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MAASTRICHT. The number of first-year students at Maastricht University is expected to increase by 14 per cent this academic year. The UM now has a total of more than twenty thousand students. The majority is from abroad, about 44 per cent has Dutch nationality. These are temporary figures, dating from 1 September.
The figures from 1 September, which were compared to the October 2019 count, included the students who had already paid, but were not registered at that time.
The increase of first-year students is a university-wide phenomenon, although there are differences between faculties. Looking at the influx of first-years in the bachelor’s programmes, the Faculty of Science and Engineering (FSE: 33.4 per cent) had the greatest increase. This rise is largely due to the bachelor’s of Data Science and Artificial Intelligence. The latter programme has over fifty per cent more first-years than last year. Registrations for the usually very popular University College Maastricht (-8 per cent) and the Maastricht Science Program (-6 per cent), on the other hand, have dropped.
At the Faculty of Psychology and Neurosciences (FPN), as a result of the reduced entry restrictions, there are many more first-year students for the Dutch bachelor’s programme (111 compared to 76 last year; an increase of 46 per cent).
At the School of Business and Economics (SBE), the number of first-year students grew by more than 12 per cent last year; this year, there is a slight decline (-0.5 per cent). SBE is the only faculty with a smaller first-year batch than in 2019.
For the master’s programmes, FPN (+35.3 per cent) and SBE (+29.2 per cent) experienced the greatest increases. For the latter, Financial Economics is twice as large as last year and ‘Fiscal Economics’ is doing well too (+63 per cent). At FPN, the growth is due to the double degree master’s of International Joint Master of Research in Work and Organizational Psychology (+200 per cent) and Psychology (+25 per cent). The other two master’s programmes at the faculty have fewer registrations.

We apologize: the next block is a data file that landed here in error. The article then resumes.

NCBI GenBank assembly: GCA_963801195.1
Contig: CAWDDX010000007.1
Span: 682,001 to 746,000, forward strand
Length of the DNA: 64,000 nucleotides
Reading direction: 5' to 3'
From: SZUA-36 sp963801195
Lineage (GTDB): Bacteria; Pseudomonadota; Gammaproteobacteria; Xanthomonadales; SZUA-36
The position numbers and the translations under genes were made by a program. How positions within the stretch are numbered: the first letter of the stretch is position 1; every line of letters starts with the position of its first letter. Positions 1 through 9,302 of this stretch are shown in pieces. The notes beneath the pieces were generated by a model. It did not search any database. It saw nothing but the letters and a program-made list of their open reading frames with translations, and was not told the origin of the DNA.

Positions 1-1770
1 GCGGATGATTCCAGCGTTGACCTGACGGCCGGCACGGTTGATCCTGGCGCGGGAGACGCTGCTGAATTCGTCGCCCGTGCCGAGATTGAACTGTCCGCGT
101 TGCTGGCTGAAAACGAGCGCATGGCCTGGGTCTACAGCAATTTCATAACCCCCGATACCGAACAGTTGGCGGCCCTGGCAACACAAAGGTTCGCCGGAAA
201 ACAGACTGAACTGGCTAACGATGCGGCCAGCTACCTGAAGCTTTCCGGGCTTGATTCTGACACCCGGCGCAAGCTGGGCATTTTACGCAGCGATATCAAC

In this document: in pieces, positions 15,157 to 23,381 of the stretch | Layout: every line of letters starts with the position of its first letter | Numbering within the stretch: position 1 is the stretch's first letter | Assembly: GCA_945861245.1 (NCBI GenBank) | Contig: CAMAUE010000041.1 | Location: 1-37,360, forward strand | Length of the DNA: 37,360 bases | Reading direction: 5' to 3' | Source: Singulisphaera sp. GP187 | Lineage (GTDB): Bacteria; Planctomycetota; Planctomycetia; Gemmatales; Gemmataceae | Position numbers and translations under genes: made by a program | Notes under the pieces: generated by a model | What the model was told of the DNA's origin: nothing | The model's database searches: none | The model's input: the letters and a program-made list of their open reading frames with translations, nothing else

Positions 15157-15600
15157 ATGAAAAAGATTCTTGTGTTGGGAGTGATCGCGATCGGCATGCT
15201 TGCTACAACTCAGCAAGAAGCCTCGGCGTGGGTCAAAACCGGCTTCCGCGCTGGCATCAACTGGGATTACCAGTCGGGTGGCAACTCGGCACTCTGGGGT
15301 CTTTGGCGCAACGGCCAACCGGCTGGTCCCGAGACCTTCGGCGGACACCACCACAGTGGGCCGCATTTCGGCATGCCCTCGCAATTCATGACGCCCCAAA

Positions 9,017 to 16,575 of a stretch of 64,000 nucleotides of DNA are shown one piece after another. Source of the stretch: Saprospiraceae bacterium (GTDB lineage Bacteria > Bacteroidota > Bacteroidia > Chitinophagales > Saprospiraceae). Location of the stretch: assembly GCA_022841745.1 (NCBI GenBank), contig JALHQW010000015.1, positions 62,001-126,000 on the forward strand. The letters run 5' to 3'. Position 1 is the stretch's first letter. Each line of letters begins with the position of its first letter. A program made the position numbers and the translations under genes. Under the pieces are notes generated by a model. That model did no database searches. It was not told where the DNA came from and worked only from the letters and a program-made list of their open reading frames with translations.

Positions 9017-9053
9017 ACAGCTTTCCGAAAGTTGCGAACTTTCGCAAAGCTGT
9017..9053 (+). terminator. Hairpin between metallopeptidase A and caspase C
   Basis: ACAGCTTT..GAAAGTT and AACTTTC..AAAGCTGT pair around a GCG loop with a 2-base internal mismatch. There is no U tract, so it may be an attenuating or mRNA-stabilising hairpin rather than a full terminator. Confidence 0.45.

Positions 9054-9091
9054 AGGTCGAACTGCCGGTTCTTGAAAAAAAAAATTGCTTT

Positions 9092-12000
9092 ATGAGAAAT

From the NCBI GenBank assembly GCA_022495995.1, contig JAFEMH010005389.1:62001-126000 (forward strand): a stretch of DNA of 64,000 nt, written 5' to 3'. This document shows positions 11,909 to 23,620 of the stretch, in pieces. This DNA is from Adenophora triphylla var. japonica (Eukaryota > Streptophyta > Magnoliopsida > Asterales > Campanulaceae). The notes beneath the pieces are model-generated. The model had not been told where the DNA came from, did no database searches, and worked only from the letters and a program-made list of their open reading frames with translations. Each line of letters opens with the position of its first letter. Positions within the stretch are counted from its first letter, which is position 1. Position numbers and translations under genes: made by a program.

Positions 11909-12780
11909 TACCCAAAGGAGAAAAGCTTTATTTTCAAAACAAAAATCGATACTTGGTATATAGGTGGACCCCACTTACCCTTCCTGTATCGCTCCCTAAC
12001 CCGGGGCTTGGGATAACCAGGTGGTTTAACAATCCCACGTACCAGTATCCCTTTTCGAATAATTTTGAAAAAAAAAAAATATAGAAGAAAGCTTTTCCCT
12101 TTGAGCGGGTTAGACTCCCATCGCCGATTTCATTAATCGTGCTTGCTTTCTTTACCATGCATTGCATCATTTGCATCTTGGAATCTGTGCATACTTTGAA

The master’s registrations for the Faculty of Health Medicine and Life Sciences (FHML; -1.2 per cent), FSE (-3.8 per cent) and FASoS (-8.1 per cent) have decreased. The main culprits: at FHML it is Health Sciences as it was discontinued from this year, and at FSE, Biobased Materials has declined, while at FASoS all master’s programmes are smaller than last year, except for European Studies on Society, Science and Technology.
There is no better place than Groningen
The percentage of Dutch students has declined just like in the past years. This year, a mere 44 per cent has Dutch nationality. As usual, the Dutch are followed by the Germans (20.9 per cent) and the Belgians (8 per cent).
For the bachelor’s programmes, registrations from France (+43 per cent), Poland (+26 per cent) and Bulgaria (+26 per cent) have increased the most. Remarkable detail: the number of students coming from pre-university education in the city of Groningen has increased by 1000 per cent; last year there was one, now there are eleven.
Luxembourg (+150 per cent) is a highlight among the master’s programmes. Numbers from Greece (-28 per cent) and Great Britain (-24 per cent) have dropped.
Students who have not fully completed their previous education were still allowed to start on a follow-up programme. A total of 353 students are now doing a master’s because they have availed of the so-called ‘zachte knip-regulation’. FHML is head and shoulders above the rest with 218. The binding study advice has also been relaxed, resulting in the number of second-year students being considerably higher (+11 per cent) this year than in September 2019.
Tutors and teaching rooms
In total there are over 1100 more students than last year. Can UM handle this growth? Are there enough tutors and teaching rooms? “We expect so,” says UM spokesperson Fons Elbersen. Much of the growth comes from the new bachelor's degrees "Digital Society", "Business Engineering" and "Global Studies" (a total of 338 students). “We are prepared for their arrival. There are also enough teaching rooms and tutors for the rest. There is a substantial part who choose to follow their complete education online. Faculties have also prepared themselves. Think of the teaching tent at Fasos. In addition, each faculty has already brought in new staff or has been given space to hire them.”